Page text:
Otters have recently returned to the River Great Ouse in Cambridgeshire Getty
While the presence of otters might have an impact on existing fish stocks, this will be a relatively short term trend. As affected fish species evolve to cope with the presence of otters, so a natural balance will form. In the long-term, the otter can play a key role in a river’s ecology, and perhaps help to check the spread of alien species such as the signal crayfish and mitten crab.
The owners of managed fisheries cannot afford to wait for this equilibrium however. A thirty pound carp may be forty years old and cannot be easily replaced, and anglers will not be interested in fishing a water that has a depleted stock. Many commercial fisheries are man-made but fed by streams which otters may follow, and a heavily stocked lake is a perfect otter larder.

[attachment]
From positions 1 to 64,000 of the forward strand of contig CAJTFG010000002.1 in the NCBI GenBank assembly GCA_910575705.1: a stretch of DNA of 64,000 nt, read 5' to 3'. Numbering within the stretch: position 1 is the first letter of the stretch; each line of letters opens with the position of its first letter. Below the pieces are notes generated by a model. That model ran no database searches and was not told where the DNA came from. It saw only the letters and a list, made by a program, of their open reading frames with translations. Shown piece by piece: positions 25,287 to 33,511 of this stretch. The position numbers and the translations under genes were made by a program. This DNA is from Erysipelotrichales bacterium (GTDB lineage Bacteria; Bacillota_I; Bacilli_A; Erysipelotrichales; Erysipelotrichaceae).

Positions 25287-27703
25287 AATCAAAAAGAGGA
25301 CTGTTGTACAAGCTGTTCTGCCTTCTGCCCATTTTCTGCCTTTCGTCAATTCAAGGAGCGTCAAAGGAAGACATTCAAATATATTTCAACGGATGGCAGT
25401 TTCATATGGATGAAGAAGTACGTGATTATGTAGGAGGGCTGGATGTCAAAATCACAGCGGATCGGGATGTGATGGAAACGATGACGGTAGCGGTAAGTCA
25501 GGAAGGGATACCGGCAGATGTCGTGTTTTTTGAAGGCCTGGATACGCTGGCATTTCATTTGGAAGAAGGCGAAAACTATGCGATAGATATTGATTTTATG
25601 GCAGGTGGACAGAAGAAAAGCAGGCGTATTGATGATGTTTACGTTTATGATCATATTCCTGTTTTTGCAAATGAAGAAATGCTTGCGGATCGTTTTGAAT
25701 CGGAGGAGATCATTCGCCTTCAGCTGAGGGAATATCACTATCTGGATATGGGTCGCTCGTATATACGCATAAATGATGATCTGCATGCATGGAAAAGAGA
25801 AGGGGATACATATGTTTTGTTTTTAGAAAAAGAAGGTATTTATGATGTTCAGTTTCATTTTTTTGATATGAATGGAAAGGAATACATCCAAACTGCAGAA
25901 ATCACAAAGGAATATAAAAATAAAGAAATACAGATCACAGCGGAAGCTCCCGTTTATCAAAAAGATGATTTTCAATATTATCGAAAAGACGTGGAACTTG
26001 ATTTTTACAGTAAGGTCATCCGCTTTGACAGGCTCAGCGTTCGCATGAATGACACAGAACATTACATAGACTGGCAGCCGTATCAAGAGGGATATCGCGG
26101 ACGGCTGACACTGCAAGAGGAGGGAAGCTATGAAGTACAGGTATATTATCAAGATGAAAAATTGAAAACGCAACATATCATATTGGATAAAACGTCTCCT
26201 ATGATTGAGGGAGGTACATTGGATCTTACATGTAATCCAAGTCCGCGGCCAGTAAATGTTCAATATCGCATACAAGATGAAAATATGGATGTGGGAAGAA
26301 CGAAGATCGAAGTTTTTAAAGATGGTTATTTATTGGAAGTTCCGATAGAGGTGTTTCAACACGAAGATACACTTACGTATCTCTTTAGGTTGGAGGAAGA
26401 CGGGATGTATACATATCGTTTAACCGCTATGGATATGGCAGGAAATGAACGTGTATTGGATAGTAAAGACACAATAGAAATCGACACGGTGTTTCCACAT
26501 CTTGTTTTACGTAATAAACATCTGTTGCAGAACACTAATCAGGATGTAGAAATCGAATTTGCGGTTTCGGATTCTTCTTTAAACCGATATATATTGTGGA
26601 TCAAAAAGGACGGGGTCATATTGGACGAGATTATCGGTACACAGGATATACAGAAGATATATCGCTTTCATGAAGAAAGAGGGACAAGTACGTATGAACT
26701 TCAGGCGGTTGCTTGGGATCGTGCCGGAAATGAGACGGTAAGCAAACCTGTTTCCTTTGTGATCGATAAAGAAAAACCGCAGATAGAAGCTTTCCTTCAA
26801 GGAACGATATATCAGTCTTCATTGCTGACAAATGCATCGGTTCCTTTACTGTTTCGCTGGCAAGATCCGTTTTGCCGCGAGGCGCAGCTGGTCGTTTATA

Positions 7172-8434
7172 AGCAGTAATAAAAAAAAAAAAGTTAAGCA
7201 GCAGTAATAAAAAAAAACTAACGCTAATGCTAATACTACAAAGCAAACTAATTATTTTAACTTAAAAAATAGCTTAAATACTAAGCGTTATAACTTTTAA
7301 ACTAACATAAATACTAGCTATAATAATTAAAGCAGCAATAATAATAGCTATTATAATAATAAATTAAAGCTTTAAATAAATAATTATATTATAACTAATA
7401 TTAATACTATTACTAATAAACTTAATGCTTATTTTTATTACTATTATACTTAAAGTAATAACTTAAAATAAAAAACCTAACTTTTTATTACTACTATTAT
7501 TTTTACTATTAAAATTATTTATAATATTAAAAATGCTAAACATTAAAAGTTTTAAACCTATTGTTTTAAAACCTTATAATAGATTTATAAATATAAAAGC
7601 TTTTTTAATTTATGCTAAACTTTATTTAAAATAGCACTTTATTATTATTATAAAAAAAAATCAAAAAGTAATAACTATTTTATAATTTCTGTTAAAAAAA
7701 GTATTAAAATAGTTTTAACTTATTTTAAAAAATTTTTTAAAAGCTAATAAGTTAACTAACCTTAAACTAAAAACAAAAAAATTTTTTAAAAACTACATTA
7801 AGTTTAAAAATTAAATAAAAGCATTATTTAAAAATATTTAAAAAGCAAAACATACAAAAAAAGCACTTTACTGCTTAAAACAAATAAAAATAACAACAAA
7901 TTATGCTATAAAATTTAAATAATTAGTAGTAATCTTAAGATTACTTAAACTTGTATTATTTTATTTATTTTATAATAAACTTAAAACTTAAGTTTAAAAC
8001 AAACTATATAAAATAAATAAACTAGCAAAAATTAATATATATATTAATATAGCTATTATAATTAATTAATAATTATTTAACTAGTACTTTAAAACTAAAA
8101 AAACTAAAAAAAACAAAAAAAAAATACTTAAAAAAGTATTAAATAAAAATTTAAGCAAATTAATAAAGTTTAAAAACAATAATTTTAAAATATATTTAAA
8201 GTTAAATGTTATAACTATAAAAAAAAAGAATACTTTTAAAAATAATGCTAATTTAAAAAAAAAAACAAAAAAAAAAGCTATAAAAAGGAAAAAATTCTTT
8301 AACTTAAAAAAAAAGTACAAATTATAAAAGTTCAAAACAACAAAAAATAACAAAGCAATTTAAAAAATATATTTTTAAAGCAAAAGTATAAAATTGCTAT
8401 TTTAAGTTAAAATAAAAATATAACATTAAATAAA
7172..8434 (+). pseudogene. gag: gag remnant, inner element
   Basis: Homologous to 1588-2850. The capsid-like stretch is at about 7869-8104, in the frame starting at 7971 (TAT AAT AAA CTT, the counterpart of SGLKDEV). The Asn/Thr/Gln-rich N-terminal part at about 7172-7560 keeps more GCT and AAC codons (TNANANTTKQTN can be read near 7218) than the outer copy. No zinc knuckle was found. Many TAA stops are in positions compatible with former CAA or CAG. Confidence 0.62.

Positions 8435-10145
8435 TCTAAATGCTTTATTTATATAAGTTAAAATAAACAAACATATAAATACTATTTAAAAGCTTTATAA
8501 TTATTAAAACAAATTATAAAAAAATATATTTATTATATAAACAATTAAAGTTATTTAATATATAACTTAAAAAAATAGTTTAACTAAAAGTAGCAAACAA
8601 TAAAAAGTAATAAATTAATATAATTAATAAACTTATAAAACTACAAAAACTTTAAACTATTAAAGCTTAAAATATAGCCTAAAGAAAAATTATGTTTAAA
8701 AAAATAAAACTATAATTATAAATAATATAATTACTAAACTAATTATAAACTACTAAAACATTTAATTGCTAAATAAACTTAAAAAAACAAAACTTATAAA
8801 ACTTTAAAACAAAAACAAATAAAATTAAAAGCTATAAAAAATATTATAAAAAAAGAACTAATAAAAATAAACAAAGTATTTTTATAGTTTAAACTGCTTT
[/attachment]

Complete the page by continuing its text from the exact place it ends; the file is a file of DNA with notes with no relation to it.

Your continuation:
Otters can help keep the spread of alien species, such as signal crayfish, in check Getty
Some fishery owners have installed fences around their lakes, but are powerless should an otter find its way inside. These mammals are fully protected under Schedule 5 of the Wildlife and Countryside Act 1981, meaning it is illegal to capture, kill, disturb or injure an otter, regardless of circumstance.
Over the past two years, a group headed up by the UK Wild Otter Trust, the Angling Trust, the Predation Action Group, and independent fishery owners have been working to address this situation. And as a result, Natural England have recently issued the first licence allowing the trapping and removal of otters from within a fenced fishery.